Joyeuse marche. Gwendoline:
Habanera. España. Lamento. Bourée fantasque.
Suite Pastorale. L’Étoile:
Overture; Two entr’actes.
Le Roi malgré lui:
Féte polonaise; Danse slave
Neeme Järvi, cond; Suisse Romande O;
Alexandre Emard (eh)
CHANDOS 5122 (SACD: 78:12)
The orchestral works of Emmanuel Chabrier (1841-1894) have always made a neat program for an LP or CD. Most of us got to know this high-spirited music through the recordings of Ernest Ansermet; now Neeme Järvi returns to Ansermet territory with the same band, L’Orchestre de la Suisse Romande, although I daresay today’s orchestra contains none of the same personnel. (Ansermet’s final recording sessions took place in 1969.)
Järvi’s brisk, energetic style suits this music perfectly. He brings exuberance to the
, which the composer himself described as “crazy,” finds all the myriad colors in the popular masterwork
, and paces the “Féte polonaise” from
Le Roi malgré lui
with such brio that it sounds like a freshly refurbished carousel.
As with several French composers of his generation, Chabrier was overwhelmed by the music of Wagner. He spent six years working on a Wagnerian opera,
, and the overture clearly displays that influence. (The sleeve note likens it to
but to my ears it is early Wagner, particularly
Der fliegende Holländer
, that informs this particular piece.) Järvi takes this work no more seriously than the rest of his program; he launches into it with exhilarating gusto and never lets up. It is an exciting performance that definitely surpasses Ansermet, whose rendition has always struck me as too sluggish.
Chabrier, a native of the Auvergne region, proved to be a strong influence on the French composers who followed him. His music was admired by Debussy, Poulenc and, especially, Ravel. The latter was devoted to Chabrier’s opera
Le Roi malgré lui
, a work full of marvelous set pieces, saddled with a virtually incoherent libretto. Ravel’s piano style was influenced by Chabrier’s
Dix piéces pittoresques
of 1880, and Chabrier himself orchestrated four of these piano pieces eight years later to create the
In this work the composer’s sunny disposition encompasses an added vein of nostalgia—Chabrier looking back through rose-colored glasses at his Auvergne boyhood—and Järvi conveys the tender atmosphere sympathetically without romantic over-indulgence.
The late piano piece
(1891) is played here in the usual orchestration, made by the composer’s conductor friend Felix Mottl in 1897. Mottl’s hand is heavier than Chabrier’s, though the scoring sounds less muddy in this performance than in some others, thanks to Järvi’s clarity. An interesting and much quirkier orchestration by Charles Koechlin recently appeared on a Hänssler disc (along with Koechlin’s orchestrations of Debussy’s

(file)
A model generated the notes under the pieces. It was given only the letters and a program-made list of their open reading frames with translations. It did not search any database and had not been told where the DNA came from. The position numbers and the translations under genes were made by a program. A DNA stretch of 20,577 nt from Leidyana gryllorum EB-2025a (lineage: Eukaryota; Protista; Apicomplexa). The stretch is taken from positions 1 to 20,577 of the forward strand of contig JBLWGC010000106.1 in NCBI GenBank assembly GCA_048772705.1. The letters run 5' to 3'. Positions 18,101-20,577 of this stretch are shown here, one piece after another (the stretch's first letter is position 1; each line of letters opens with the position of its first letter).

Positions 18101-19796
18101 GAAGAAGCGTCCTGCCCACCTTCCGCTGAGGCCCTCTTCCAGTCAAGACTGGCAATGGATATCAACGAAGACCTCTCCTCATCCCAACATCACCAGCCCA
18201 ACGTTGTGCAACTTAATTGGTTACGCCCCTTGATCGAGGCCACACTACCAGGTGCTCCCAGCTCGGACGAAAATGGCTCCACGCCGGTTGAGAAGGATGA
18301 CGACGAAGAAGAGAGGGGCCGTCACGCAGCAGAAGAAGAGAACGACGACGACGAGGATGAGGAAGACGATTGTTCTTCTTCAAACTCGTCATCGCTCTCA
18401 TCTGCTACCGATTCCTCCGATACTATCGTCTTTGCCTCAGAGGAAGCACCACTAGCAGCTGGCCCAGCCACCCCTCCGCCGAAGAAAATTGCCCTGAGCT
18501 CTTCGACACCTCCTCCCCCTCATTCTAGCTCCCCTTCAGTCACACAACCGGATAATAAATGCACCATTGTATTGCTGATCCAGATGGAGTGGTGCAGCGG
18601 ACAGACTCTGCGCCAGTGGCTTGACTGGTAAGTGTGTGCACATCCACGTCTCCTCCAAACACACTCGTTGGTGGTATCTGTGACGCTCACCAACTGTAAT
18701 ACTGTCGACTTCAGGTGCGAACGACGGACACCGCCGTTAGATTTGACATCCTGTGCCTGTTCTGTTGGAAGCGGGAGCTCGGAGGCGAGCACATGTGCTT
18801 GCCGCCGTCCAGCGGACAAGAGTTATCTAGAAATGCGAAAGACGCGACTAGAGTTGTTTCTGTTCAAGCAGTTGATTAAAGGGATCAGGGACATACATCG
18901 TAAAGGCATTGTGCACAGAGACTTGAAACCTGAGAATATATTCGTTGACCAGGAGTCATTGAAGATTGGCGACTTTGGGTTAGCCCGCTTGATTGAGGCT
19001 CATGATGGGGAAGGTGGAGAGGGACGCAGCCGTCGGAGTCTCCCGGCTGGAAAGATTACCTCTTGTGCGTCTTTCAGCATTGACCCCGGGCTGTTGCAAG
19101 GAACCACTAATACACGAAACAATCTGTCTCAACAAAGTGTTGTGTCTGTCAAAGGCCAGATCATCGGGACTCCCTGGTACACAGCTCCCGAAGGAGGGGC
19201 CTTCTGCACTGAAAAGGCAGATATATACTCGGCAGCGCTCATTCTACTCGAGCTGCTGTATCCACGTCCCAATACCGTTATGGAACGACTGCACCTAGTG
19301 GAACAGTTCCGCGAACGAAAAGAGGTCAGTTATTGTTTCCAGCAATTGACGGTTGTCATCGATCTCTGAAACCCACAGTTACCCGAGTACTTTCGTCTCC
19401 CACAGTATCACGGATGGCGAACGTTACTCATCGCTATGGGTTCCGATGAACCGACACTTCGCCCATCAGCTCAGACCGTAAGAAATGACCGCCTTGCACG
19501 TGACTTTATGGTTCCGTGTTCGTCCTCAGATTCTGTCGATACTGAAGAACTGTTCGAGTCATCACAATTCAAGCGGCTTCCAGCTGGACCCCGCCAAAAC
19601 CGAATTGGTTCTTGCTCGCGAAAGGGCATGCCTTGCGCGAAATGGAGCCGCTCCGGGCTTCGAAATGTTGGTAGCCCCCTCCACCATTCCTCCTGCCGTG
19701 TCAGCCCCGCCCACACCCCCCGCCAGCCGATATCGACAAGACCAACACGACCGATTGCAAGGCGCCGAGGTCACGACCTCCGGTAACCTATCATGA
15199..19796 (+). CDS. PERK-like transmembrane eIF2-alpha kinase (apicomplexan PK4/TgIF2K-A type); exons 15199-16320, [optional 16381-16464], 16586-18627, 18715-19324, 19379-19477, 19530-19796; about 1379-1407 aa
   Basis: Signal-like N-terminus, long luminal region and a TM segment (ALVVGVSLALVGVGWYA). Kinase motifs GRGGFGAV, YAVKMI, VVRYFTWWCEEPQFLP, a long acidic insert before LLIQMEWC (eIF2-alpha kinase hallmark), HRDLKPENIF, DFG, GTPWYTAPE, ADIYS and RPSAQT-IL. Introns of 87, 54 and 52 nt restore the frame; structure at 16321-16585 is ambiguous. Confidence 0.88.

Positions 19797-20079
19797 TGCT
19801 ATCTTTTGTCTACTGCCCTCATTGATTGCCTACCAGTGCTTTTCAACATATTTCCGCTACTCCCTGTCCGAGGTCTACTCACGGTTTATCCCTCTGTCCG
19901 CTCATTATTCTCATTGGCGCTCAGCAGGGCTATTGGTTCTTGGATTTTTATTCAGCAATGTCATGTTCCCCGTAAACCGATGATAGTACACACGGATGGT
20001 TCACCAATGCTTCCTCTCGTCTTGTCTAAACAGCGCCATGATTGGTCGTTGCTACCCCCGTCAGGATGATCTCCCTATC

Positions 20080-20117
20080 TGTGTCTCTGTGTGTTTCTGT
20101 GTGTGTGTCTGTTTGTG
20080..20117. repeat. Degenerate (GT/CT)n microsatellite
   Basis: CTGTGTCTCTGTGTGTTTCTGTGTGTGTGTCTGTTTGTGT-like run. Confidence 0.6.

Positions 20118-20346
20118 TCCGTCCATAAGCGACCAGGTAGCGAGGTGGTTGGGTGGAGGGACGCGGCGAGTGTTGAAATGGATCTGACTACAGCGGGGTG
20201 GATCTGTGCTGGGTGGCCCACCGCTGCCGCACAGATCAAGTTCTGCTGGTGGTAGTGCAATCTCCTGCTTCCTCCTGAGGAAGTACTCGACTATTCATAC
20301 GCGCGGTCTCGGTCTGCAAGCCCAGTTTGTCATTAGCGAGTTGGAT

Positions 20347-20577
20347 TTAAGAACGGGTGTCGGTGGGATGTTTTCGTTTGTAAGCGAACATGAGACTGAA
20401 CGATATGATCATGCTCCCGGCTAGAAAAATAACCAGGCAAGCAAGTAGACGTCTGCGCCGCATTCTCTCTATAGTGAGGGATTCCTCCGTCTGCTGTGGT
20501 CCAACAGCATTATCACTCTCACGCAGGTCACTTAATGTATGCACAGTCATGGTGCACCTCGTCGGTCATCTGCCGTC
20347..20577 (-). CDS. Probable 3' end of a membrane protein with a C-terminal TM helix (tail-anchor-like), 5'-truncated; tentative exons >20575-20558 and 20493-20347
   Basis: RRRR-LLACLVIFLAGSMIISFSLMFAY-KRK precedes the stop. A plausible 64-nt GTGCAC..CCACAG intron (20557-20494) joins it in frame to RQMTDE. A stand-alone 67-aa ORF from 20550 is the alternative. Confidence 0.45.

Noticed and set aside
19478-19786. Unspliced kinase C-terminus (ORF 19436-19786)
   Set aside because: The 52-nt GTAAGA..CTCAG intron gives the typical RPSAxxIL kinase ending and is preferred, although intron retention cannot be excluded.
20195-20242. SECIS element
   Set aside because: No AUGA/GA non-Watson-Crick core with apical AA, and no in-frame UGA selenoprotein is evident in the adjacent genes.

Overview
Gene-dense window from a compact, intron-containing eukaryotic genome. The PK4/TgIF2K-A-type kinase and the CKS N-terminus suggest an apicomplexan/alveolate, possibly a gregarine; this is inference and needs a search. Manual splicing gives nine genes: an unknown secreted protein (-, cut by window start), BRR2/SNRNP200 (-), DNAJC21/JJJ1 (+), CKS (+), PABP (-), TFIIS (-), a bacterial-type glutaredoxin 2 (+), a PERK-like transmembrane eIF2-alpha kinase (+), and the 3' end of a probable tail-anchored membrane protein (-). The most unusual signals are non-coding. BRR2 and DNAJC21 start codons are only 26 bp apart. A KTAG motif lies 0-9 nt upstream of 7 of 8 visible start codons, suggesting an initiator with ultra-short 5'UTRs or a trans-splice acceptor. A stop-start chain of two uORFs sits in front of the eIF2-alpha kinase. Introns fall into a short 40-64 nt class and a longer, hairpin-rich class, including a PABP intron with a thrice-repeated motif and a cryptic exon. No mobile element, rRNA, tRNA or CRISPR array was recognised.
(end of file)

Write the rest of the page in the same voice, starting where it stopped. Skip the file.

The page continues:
and Fauré’s incidental music for
Pelléas et Melisande
). In the
, Mottl gives the opening motif quite sensibly to the cellos, whereas Koechlin gives it to the timpani! Needless to say I prefer Koechlin, and can recommend the Hänssler recording, which was reviewed in
36:2 by Adrian Corleonis. About Koechlin’s scoring of
, Corleonis commented: “Hearing this after the frequently performed rule-of-thumb orchestration by Felix Mottl is to grasp the distance between workmanlike utility and genius.” Extra works in Järvi’s program that are not usually included are the Overture and two brief interludes from the comic opera
(1877), and the even earlier
for orchestra. The latter piece is more conventional and less identifiable as Chabrier, but a pleasant interlude nonetheless.
The new disc is certainly recommendable on its own terms, but how does it stand up to the competition? Järvi maintains the authority of Ansermet in this repertoire, and it must be admitted that the latter’s recordings are sounding a little elderly these days. For a still great sounding old disc and vital performances, Paul Paray is one to hear (recently reissued in the Mercury Collection Vol. 2), though his program does not include the selections from
, or the
. (Paray’s performance of the
Overture is even brisker than Järvi’s: 8:44 as opposed to 9:23!) A 1996 DG disc from John Eliot Gardiner and the Vienna Philharmonic Orchestra is also competitive: it has been reissued recently in a cheap series, and includes a beautifully played
for French Horn and Orchestra that does not appear in other collections. Gardiner’s program is more cleanly recorded than the new Chandos disc, which, despite its spectacular range and Super Audio sound, places the Suisse Romande orchestra in a somewhat reverberant acoustic. Michel Plasson’s Chabrier recordings with L’Orchestre du Capitole de Toulouse have been reissued many times by EMI, but how often we will see them in future is in doubt. EMI’s extensive catalog has been purchased by Warner Music, whose classical reissue policy has been inconsistent and piecemeal in the past. Plasson’s performances are authentically French and vibrant, and his program uniquely contains Chabrier’s vocal works with orchestra. The big EMI box of his recordings of French orchestral music (including his Chabrier) is highly recommended: see my review in
’s Hall of Fame (34:6). However, if it’s just one disc you require, then the new Järvi program is worth the outlay, and you definitely won’t find yourself straining to hear the bass drum.